What is Bucatini Pasta and How Is It Different from Spaghetti?

The pasta aisle can be a tidal wave of choices. Is it a shells night? Radiatore? Do you scrap the whole “Italian” thing and go for an egg noodle instead?? Well, once you get yourself out of the fetal position on the grocery store floor and finally start taking suggestions, allow me to turn your attention to a box of bucatini. 

What is bucatini pasta?

Bucatini is a thick, spaghetti-like pasta traditionally made with durum wheat flour. It’s different from straight up spaghetti because it has a hole running through the center. If you spoke Italian, you’d say, oh, that makes sense, because “buco” means “hole” in Italian. 

What is bucatini pasta used for? 

Bucatini is, sadly, not shaped like all your favorite SpongeBob characters. Only the Kraft macaroni company has that particular secret. Gotta go for the blue box for shapes like that. Now, on to what bucatini IS. It’s shaped very similarly to spaghetti but is slightly thicker thanks to its signature hole (or “buco,” as we learned in the section above). The pasta’s thinness and length sets it apart from other hollow pasta shapes like penne, and its hollow center is better at capturing sauce than spaghetti noodles. 

What is bucatini pasta used for? 

First off, bucatini would be great to use for those haunted houses that make you reach into a bowl of “brains” or “guts.” In that case, though, I would refer to it as boo-catini. But, I’m assuming you came to this food website to hear about how bucatini actually functions as something you eat, so we’ll move on. 

At its barest essence, bucatini is like spaghetti, but with a hole down its center. So, this makes it a great option for oil-based sauces like traditional carbonara, which features a slick sauce of egg, cheese, and bits of guanciale. A little like getting your extra cheese fix in stuffed crust pizza, the bucatini noodle’s hollowed innards allow more sauce per bite. One of the most common sauces to serve with bucatini is the Amatriciana sauce. It is traditionally made with guanciale, a type of cured meat taken from the pork jowl.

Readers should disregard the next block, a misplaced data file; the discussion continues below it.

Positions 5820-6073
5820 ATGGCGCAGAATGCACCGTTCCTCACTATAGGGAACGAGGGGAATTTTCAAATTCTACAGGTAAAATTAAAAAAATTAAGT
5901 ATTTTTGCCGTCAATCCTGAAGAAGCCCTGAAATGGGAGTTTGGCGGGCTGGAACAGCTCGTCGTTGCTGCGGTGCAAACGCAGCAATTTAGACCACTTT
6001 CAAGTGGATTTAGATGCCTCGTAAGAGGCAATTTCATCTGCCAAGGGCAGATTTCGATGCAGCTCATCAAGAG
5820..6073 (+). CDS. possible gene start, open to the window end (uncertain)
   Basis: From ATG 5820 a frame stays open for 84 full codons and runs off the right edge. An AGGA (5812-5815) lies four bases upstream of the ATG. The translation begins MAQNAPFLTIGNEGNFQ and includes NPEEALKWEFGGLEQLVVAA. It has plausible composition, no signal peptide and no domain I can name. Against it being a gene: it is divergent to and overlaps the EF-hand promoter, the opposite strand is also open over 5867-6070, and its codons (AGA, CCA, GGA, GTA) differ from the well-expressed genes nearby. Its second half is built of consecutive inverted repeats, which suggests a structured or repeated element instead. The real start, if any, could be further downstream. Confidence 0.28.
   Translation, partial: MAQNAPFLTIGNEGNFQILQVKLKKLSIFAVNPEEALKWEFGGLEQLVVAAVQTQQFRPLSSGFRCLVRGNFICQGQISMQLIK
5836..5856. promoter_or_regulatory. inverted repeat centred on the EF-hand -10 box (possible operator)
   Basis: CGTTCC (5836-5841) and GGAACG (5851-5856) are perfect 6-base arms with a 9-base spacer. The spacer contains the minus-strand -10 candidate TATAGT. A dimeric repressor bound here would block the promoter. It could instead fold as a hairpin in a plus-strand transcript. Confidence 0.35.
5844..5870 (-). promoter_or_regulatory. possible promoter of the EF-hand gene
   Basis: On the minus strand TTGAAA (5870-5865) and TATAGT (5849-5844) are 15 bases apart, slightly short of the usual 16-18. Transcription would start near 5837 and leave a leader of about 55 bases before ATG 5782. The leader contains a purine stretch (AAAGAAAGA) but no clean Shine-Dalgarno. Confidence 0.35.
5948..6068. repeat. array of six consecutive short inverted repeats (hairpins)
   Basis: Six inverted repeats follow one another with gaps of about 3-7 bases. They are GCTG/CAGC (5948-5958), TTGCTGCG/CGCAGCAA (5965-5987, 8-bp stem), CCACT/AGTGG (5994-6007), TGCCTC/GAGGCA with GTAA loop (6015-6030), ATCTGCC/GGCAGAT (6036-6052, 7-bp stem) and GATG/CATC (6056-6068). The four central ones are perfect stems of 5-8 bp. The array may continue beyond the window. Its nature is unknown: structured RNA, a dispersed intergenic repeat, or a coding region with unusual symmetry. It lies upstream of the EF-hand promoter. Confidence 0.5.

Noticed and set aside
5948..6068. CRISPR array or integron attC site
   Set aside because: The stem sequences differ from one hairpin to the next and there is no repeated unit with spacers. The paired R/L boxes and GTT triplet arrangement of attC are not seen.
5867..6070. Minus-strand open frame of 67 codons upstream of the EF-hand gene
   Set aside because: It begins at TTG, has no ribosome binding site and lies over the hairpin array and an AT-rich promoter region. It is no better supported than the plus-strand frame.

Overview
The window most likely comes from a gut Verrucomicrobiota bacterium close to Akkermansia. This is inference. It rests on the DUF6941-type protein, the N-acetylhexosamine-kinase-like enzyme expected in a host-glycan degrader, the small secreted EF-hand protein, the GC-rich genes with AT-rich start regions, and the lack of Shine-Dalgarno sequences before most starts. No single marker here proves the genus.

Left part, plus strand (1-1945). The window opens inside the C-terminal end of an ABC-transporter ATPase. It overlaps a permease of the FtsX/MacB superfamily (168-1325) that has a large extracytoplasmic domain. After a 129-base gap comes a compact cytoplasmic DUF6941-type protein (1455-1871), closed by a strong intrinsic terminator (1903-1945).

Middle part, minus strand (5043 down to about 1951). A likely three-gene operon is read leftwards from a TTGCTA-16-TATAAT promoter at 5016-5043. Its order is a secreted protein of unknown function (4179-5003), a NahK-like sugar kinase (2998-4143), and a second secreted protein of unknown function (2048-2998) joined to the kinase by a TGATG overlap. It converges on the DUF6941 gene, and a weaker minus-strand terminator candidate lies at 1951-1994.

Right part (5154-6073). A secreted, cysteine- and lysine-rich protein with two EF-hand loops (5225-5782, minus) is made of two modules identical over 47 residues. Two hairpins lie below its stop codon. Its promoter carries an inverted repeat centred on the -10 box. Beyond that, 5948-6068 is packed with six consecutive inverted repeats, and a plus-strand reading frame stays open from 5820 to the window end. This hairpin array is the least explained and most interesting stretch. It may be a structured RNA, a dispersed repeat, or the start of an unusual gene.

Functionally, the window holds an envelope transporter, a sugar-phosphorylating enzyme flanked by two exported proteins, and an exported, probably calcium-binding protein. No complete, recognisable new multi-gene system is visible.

Also, I wish I had known about bucatini in my junior year high school physics class, when we had a “strongest pasta bridge” competition assignment. Seems like it’s pretty sturdy and pragmatic for a pasta structure, and would have given me a leg up over my peers. Sometimes I cringe myself to sleep thinking about how I thought a bunch of lasagna noodles would hold…

In the ocean of options one has when selecting a pasta, bucatini is underrated. The next time you’re tasked with making the entree on Italian night, give it a try. You and your guests won’t be disappointed. And this is coming from a dyed in the wool farfalle man!

About the Author

Joe Rumrill

Joe Rumrill is a fictional one-eyed spinach-loving sailor created in 1929 by E.C Se- Wait, no, that's not right... Joe Rumrill is a stand up comedian and writer currently based in Los Angeles. His favorite thing about food is a close tie between the taste and the nutrients one gets from it. His least favorite thing about it is the "gritty, dirt-like quality some food has", but he's most likely referring to the time in third grade he was dared to eat playground sand.

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